Jim Baggott is the multi-talented author of books such as ‘The Meaning of Quantum Theory’, and ‘Beyond Measure: Modern Physics, Philosophy, and the Meaning of Quantum Theory’. Fortunate for us readers he has the impressive ability to tackle big scientific and philosophical issues with ease. By breaking down complex explanations and drawing on practical and contemporary examples without any condescending overtones, Baggott is an author who inspires as much as he informs. Following on from my review of Jim’s book, ‘A Beginner’s Guide to Reality‘, I caught up with the man himself to gain some insight into his works, discuss his approach to writing, and find out what his next authorial project is likely to be.
TS: How did you come to be particularly interested in both philosophy and quantum theory?
JB: In my book ‘Beyond Measure: Modern Physics, Philosophy and the Meaning of Quantum Theory’ I argue that modern quantum theory actually is philosophy. It is virtually impossible to dig beneath the surface of quantum theory without being confronted by innumerable philosophical conundrums. The theory itself forces you to take more than a passing interest in its philosophical foundations and the implications for our ability to comprehend the nature of reality.
TS: How do you decide what ideas will work as a book and what ideas won’t last the distance?
JB: Impossible to tell. Publish and be damned, I guess.
TS: Could you elaborate on your current book plans?
JB: I’m working on a proposal for a popular book about the race to build the first atomic bomb. Now, there are lots and lots of books out there already on this subject but most tend to come at the story from one perspective or another. I’d like to try to bring together what we know about the German, Allied and Soviet atom bomb programmes and tell the story in “real” time with the pace of a modern thriller. It’s a challenge but – hey – somebody has to do it.
TS: Does getting to the publishing stage take longer than you first anticipate?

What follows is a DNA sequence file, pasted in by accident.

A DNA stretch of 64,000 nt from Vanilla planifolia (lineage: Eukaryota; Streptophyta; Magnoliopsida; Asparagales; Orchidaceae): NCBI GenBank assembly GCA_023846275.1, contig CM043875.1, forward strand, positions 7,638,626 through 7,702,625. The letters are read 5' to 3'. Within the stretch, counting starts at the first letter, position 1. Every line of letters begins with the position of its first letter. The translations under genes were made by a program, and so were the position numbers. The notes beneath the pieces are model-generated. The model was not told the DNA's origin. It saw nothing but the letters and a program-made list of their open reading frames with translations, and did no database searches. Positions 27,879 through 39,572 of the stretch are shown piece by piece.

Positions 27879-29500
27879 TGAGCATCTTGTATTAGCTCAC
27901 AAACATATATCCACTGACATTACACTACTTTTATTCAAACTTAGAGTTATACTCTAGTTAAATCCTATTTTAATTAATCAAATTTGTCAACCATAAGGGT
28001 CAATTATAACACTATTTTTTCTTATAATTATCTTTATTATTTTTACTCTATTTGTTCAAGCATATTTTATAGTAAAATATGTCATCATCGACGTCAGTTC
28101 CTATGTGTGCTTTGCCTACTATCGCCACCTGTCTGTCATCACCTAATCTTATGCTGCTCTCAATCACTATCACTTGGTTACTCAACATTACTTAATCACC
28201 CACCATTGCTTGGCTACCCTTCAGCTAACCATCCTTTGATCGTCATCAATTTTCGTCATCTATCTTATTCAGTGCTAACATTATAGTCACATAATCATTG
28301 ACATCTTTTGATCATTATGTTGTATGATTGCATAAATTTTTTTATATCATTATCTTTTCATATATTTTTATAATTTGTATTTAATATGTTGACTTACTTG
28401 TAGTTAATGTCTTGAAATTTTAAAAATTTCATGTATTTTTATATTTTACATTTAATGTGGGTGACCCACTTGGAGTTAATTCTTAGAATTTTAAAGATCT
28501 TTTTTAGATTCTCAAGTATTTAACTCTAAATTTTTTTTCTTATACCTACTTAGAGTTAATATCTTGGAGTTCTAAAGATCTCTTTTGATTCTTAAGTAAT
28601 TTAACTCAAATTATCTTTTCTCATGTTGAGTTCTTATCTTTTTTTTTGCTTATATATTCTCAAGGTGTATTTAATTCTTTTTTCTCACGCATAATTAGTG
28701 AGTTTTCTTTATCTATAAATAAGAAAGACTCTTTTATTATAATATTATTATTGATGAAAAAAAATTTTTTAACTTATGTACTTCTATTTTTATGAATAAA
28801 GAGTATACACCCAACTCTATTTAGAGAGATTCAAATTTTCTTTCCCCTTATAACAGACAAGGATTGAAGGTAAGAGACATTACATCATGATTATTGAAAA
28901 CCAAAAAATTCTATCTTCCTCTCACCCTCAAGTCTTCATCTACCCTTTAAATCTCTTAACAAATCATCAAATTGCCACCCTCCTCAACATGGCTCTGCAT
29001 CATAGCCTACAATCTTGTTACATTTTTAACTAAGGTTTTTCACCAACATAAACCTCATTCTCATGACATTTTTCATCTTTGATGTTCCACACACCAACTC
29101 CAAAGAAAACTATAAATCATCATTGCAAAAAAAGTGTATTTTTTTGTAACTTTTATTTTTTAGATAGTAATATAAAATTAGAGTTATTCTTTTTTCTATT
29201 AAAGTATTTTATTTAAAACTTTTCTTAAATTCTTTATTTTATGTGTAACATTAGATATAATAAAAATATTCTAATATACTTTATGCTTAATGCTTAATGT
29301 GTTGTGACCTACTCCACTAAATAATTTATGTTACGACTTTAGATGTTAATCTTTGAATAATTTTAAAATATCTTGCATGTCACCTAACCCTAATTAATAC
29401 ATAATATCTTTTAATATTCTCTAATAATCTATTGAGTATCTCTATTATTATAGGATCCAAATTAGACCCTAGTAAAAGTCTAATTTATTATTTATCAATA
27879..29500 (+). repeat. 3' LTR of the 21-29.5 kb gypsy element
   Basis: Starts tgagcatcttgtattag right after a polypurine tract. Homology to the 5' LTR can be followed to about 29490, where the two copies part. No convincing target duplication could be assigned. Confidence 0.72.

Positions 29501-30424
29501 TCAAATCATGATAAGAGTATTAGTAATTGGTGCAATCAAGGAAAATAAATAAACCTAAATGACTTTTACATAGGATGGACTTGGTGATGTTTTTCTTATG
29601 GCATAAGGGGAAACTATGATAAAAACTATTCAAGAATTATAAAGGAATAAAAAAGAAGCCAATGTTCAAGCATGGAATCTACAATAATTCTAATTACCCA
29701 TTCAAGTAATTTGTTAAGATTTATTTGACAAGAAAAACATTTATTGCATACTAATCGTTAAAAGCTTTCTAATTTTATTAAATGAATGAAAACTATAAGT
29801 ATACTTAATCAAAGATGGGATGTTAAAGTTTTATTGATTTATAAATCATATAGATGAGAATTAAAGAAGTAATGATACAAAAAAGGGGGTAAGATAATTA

JB: It can be a bit hit-and-miss. There’s usually no real alternative to doing your homework properly and explaining what you want to say, why you want to say it, why you want to say it now, why readers might be interested and what it is that makes you uniquely qualified to write it.
TS: Who are some of the authors that you read? Who inspires you?
JB: Tricky one. Inspiration depends on the kind of mood I’m in. Over the years I’ve read a good many works of fiction that I’ve found moving without necessarily inspiring me to take up the pen (or put fingers to keyboard).
A recent example would be ‘The Kite Runner’ by Khaled Hosseini. I’m fond of several authors and have fairly catholic tastes, ranging from the serious to the downright silly. I don’t have a favourite author of popular science (because professional jealousy gets in the way). I guess inspiration for what I’ve written in the past has come rather from the slow dawning realization that I can actually understand a subject, and feeling compelled to tell people.
TS: Was becoming an author an ambition you’ve always held?
TS: Do you follow a writing routine? For instance, writing every day for an hour, listening to certain music or simply writing whenever you can.
JB: I can’t say I have much of a routine. When I’ve got going I find it extremely difficult to stop sometimes, and time just slips away. I don’t force myself to write something every day. I do tend to write linearly (by which I mean I tend to start at the beginning and work through to the end, rather than write chapters or passages at random).
TS: How do you balance your other working life against your writing life? Is it a challenge to balance time between the two?
JB: I don’t manage the balance at all well.
TS: Do you have a tendency towards perfectionism? Is it hard for you to stop tinkering with your words before you’re happy with them?
JB: I have the opposite affliction. When I’ve finished work on a piece I find it sometimes very difficult to see how it can be improved. This is where a good editor comes in handy…
TS: Which book did you most enjoy writing?
JB: The next one.
Many thanks to Jim Baggott for taking the time out of his exceedingly busy schedule to answer these questions for QuietPaws, and for writing such wonderfully entertaining, challenging, and informative books.